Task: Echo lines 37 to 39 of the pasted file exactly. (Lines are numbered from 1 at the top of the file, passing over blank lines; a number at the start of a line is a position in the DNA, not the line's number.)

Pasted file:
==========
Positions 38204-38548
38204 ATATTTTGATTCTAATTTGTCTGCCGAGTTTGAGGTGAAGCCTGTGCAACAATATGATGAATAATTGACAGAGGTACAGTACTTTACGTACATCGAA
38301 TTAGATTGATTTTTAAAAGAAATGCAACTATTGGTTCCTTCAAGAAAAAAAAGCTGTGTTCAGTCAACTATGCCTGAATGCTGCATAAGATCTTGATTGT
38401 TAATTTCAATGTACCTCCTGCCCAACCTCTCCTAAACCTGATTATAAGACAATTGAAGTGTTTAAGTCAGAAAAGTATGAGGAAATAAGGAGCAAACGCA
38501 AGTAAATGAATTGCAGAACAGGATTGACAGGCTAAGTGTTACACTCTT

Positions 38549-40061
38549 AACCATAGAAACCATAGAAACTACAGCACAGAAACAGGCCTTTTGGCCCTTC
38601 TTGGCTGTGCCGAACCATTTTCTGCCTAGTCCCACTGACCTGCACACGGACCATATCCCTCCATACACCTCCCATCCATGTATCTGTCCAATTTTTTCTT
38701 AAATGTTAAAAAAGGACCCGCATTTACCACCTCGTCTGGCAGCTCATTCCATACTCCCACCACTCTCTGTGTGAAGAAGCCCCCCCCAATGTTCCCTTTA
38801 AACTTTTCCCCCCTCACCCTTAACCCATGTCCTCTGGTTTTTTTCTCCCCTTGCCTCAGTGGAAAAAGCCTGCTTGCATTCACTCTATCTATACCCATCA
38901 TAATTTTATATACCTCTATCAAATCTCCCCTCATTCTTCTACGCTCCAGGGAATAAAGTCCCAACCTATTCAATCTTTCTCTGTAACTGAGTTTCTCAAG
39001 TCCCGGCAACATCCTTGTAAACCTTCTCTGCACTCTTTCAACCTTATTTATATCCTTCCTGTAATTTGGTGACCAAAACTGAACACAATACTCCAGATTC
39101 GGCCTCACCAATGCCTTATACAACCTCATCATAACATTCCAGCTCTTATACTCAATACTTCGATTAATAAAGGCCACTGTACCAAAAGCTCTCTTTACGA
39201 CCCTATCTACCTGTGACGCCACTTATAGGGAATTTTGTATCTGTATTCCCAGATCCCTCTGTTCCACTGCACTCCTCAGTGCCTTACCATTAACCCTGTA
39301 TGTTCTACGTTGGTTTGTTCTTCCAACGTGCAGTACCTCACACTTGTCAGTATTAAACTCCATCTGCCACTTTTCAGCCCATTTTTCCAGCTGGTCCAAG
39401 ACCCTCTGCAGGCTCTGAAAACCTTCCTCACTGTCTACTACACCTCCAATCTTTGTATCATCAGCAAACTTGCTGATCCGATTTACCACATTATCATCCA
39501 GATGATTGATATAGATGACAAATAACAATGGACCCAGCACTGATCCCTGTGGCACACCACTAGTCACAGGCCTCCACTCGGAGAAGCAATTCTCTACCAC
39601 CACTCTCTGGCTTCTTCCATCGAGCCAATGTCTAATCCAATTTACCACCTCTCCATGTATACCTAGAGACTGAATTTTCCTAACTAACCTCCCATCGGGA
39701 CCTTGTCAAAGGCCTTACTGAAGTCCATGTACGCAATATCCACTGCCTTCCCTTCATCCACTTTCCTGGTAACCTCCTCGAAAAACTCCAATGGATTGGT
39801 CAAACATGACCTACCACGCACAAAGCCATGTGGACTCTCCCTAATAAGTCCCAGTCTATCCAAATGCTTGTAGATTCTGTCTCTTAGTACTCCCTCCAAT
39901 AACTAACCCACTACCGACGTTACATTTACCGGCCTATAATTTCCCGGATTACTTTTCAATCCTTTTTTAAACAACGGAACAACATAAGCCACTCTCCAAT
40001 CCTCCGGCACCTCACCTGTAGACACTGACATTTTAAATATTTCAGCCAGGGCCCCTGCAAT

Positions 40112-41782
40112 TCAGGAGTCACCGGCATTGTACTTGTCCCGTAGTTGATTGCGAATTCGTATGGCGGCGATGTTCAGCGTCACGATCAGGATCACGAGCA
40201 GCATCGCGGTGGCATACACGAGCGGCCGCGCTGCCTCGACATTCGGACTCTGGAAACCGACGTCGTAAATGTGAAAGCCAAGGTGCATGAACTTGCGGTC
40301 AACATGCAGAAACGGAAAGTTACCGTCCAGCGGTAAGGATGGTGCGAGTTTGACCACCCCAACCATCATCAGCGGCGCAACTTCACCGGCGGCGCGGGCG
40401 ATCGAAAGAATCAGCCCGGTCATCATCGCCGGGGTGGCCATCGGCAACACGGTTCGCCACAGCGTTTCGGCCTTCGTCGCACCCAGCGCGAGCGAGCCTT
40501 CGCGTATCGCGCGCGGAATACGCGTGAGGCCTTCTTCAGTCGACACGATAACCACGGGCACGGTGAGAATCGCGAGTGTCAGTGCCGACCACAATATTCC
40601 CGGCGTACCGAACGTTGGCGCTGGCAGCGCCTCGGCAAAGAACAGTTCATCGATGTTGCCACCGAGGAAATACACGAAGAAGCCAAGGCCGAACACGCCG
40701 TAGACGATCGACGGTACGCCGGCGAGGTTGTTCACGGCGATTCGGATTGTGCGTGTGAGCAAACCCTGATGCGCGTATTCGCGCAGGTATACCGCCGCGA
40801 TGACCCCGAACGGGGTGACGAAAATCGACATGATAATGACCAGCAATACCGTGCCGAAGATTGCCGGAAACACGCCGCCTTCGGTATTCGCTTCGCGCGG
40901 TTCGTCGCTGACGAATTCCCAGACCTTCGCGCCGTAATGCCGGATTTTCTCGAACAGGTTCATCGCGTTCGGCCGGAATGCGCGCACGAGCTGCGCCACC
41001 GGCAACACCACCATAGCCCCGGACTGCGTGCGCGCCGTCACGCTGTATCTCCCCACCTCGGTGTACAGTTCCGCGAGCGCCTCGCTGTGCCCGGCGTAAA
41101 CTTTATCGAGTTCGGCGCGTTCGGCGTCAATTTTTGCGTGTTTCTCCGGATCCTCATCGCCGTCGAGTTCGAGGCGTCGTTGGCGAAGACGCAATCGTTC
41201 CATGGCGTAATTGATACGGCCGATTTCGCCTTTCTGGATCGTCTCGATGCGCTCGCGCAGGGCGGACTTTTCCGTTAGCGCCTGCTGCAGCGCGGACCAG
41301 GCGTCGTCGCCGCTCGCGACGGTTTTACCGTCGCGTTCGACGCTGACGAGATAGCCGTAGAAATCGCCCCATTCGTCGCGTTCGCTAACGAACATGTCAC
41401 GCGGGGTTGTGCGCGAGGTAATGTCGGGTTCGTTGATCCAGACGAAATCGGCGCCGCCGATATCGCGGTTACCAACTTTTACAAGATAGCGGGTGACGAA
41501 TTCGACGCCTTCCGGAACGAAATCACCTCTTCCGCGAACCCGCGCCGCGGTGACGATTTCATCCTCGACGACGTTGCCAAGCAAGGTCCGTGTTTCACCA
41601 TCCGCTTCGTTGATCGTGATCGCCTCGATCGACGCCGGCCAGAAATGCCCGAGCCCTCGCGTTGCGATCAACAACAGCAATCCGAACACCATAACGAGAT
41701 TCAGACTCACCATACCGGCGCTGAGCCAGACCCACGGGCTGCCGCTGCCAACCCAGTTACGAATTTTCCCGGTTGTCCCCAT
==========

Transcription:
41401 GCGGGGTTGTGCGCGAGGTAATGTCGGGTTCGTTGATCCAGACGAAATCGGCGCCGCCGATATCGCGGTTACCAACTTTTACAAGATAGCGGGTGACGAA
41501 TTCGACGCCTTCCGGAACGAAATCACCTCTTCCGCGAACCCGCGCCGCGGTGACGATTTCATCCTCGACGACGTTGCCAAGCAAGGTCCGTGTTTCACCA
41601 TCCGCTTCGTTGATCGTGATCGCCTCGATCGACGCCGGCCAGAAATGCCCGAGCCCTCGCGTTGCGATCAACAACAGCAATCCGAACACCATAACGAGAT